In North Dakota's oil patch, a housing gusher
Housing contractors in northwestern North Dakota can’t pour concrete and pound nails fast enough to keep up with demand—a stark contrast with the slow pace of housing construction nationwide.
Rapid oil and natural gas development in the region has created thousands of jobs in oilfields and related industries such as construction and trucking. Those new workers, many of them migrants from elsewhere, need places to live—hence, the housing boom.
Since 2009, when a global drop in oil prices caused a marked slowdown in oil activity and housing starts, the number of permits issued for new housing has surged in the oil patch. In Williston, a bustling oilfield service center, city permits for new single-family homes and townhouses increased more than 10-fold between 2009 and 2011 (see chart). Through November of this year, more than 400 homes were permitted.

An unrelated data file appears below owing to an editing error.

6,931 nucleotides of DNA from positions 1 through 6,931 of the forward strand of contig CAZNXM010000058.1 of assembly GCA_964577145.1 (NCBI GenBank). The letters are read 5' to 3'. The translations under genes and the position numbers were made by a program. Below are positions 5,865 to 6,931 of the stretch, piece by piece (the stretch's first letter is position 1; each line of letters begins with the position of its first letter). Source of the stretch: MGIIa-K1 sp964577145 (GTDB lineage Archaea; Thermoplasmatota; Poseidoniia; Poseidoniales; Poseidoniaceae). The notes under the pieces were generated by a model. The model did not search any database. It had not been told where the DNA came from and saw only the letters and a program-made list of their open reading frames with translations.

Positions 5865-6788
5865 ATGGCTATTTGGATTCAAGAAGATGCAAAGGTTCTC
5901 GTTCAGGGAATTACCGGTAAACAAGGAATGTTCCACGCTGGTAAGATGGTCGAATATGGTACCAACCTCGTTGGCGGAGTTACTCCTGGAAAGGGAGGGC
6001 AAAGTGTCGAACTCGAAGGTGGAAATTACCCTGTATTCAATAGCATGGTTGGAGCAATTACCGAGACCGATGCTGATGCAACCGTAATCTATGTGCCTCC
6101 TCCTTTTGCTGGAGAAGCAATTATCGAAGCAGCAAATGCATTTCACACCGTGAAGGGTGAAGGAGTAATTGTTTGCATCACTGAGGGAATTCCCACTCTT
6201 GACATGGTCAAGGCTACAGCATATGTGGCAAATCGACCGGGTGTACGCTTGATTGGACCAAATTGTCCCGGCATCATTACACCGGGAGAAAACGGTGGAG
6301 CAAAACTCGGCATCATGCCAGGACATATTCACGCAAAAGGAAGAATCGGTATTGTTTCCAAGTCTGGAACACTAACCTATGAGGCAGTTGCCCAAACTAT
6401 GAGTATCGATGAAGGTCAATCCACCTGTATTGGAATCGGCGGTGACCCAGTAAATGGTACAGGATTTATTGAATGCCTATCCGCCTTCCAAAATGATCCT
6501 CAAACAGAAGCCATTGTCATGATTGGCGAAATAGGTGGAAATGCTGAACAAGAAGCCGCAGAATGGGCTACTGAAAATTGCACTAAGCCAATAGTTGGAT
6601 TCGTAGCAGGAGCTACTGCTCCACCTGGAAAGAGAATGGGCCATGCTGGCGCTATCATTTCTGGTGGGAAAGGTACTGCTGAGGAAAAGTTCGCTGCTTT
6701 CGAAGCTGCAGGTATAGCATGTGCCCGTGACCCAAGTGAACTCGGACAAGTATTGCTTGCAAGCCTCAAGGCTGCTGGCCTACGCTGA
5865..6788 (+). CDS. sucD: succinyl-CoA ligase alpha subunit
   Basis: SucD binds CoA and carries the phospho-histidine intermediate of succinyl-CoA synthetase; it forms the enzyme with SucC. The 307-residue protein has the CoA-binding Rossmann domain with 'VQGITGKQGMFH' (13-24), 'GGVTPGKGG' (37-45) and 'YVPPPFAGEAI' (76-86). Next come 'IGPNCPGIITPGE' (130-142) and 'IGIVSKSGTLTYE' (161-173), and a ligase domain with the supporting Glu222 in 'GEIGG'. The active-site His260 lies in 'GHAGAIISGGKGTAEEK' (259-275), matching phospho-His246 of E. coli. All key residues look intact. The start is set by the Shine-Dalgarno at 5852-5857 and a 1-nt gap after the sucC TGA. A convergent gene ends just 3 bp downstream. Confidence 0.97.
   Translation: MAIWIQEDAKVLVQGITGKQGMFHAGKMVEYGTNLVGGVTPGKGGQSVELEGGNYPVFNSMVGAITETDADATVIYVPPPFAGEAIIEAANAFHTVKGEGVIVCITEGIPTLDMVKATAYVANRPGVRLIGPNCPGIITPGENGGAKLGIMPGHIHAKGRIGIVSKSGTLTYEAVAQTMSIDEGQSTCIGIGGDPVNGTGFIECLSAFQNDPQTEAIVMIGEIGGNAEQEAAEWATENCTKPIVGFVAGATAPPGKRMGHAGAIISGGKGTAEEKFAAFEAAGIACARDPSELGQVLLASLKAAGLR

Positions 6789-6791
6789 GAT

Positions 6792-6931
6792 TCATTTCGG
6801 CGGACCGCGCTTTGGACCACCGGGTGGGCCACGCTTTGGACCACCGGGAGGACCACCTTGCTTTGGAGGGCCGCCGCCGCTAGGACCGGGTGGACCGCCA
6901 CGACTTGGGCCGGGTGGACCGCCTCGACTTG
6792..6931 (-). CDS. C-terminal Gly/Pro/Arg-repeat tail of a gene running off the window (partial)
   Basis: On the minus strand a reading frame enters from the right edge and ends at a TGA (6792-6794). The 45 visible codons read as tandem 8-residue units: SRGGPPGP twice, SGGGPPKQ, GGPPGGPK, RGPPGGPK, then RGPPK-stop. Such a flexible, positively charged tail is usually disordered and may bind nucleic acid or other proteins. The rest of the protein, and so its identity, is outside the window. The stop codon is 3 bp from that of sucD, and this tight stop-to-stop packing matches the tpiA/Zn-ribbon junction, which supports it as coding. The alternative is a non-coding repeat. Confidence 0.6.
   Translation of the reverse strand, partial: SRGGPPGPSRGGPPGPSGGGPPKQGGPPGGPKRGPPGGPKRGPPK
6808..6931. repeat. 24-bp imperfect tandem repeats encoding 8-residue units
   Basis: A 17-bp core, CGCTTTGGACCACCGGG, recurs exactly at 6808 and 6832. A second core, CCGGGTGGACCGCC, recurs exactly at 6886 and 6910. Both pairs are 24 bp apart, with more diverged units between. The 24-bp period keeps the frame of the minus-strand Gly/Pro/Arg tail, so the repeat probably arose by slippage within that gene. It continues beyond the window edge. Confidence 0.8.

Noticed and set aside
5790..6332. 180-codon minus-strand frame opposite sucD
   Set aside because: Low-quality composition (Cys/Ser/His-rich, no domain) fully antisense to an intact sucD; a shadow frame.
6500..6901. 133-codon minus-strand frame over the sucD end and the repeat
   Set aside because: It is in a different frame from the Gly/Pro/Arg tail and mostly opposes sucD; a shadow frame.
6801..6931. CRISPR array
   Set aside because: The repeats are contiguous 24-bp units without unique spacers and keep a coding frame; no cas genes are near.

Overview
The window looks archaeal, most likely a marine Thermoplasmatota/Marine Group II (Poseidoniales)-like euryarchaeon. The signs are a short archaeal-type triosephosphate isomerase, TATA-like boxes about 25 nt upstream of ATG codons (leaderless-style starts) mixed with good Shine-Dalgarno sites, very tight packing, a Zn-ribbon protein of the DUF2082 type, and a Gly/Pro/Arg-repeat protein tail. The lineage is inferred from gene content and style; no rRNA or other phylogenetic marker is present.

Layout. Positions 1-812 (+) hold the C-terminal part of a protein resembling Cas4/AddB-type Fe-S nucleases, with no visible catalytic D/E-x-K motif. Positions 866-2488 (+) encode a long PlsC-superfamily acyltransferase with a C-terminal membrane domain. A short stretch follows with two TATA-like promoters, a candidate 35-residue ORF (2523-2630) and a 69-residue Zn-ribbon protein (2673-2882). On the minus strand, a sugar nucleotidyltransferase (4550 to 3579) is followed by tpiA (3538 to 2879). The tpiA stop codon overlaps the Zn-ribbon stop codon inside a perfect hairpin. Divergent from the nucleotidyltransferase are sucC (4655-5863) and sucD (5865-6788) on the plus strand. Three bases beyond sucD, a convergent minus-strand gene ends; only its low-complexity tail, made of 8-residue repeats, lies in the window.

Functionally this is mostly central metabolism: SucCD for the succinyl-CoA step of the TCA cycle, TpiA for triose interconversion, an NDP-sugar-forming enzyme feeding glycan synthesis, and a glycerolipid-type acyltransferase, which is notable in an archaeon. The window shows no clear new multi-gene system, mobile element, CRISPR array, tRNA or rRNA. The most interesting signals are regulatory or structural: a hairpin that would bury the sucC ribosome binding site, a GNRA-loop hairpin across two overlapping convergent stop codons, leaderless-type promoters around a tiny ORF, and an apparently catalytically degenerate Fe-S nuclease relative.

Minot and Dickinson, communities on the fringes of the Bakken shale-oil formation that have become bases for oil exploration and engineering firms, have also seen marked increases in home construction since 2009. In Minot, the region’s largest city, new home approvals doubled from 2010 to 2011 as developers rushed to provide shelter for oil industry workers and replace about 3,000 homes destroyed or badly damaged in last summer’s flooding (see October 2011 fedgazette). In Dickinson, new home permits increased sharply from 2009 to 2010 before falling slightly this year.
Approvals for apartments—the most efficient way to build housing on quickly appreciating land—surged in the oil patch as well. Apartment units permitted in Williston tripled from 2010 through November of this year, to about 750. Dickinson approved only 14 multifamily units in 2009; since then, over 140 have been slated for construction.
In comparison with western North Dakota, the pace of home building in the eastern part of the state, while steady, has not increased over the past two years. In Grand Forks, for example, annual permits for new homes fell from 2009 to 2011.
This post, including the accompanying chart, was updated on Feb. 8, 2012.